The C-Tube hydrophones used on submarine chasers in WWI (and the topic of last month's notes) were built by Submarine Signal Company, and were tested off Nahant (near Boston). This month is an example test chart from the archives of the Raytheon company. The C-Tube hydrophone was mounted on a test vessel, Margaret, and submarine L-11 (SS-51) ran submerged as the target. Caption reads as follows:
Submarine Detection Test
Margaret directed by blindfolded observer using "C" Tubes, following LII which was run from 4 to 7 knots submerged 14 ft. and maneuvered to avoid the Margaret. Strong SW wind. Tests off Boston Light Ship July 21, 1917.
The result looks pretty good. But in live ASW operations, it wasn't quite this simple. The Listeners on the chasers might identify the direction of the sound of a submarine, and by operating in three-chaser units, they could collect multiple detections and the Unit Leader could triangulate the sub's location. But they had no method for determining the depth. As depth charges were set to detonate based on a depth setting, there was an element of guesswork involved in the attack.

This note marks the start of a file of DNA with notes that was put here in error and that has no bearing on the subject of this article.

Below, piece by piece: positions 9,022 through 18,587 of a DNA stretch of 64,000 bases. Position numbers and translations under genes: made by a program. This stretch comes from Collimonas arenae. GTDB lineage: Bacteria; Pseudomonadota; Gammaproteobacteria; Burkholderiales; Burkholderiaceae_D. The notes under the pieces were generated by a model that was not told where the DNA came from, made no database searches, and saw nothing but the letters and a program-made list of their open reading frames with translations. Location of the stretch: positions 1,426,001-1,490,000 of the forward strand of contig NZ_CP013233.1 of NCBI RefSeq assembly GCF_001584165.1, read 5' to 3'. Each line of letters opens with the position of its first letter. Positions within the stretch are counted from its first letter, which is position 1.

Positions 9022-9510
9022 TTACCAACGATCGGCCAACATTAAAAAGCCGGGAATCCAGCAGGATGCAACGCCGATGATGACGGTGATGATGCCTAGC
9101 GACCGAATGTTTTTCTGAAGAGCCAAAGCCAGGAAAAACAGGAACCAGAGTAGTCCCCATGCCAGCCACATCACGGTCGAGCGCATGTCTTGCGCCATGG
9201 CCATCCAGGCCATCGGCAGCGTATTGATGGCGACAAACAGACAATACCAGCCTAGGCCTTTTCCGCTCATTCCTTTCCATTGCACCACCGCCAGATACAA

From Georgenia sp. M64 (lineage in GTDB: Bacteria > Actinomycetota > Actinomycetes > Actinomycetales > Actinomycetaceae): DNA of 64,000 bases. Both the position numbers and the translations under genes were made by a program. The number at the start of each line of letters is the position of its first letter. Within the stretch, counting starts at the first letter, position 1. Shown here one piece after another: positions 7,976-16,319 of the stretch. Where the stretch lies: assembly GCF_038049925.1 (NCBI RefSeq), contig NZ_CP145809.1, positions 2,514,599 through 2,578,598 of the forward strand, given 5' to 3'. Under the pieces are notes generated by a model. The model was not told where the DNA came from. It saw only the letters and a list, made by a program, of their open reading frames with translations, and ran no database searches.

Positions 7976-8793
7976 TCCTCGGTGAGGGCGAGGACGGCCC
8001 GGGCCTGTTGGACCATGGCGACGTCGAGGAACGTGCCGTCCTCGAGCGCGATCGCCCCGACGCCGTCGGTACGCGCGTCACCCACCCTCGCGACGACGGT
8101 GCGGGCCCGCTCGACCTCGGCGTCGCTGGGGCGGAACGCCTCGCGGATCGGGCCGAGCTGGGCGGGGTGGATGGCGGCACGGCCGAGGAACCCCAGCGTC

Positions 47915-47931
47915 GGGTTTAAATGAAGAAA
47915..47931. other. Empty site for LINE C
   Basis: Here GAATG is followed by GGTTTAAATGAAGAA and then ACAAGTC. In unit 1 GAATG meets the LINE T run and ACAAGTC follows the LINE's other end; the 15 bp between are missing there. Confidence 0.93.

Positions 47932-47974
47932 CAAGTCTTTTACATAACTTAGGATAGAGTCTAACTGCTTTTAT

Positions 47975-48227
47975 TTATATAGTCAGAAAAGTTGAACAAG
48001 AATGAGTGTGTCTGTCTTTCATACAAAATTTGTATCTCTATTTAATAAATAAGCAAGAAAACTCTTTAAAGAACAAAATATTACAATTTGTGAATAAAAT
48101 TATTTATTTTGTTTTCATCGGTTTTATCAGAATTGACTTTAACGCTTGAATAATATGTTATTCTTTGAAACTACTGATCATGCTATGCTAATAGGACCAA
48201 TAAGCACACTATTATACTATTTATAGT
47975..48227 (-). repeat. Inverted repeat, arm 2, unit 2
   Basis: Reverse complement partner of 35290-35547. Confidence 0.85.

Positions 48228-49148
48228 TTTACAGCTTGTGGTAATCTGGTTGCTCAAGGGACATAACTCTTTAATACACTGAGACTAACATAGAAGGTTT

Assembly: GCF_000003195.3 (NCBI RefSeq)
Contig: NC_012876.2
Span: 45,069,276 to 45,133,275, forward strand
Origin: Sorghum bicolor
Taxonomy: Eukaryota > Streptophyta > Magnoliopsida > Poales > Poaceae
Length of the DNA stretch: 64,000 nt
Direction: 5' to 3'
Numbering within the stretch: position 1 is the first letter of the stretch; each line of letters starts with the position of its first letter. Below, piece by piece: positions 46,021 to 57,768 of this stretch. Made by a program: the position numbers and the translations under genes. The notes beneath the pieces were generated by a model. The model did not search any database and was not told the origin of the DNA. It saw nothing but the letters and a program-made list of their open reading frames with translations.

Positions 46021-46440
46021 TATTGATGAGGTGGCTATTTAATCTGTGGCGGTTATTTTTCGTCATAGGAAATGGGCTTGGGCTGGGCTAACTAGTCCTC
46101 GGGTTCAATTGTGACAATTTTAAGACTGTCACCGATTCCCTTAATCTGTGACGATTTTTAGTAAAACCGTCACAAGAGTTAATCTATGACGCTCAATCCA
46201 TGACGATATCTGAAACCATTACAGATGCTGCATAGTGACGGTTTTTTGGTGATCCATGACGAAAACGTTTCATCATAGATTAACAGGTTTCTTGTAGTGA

Factoring in rough seas, noise from other vessels, and human error, it's not surprising that the typical pursuit didn't result in a kill. On the other hand, the prospect of hundreds of pounds of TNT exploding anywhere near a submarine created a deterrent effect, and hampered the U-boat's ability to travel to sea lanes. The combined impact of U.S. chasers and other ASW vessels working the barrage lines was a significant reduction in U-boat attacks.
--Todd Woofenden, editor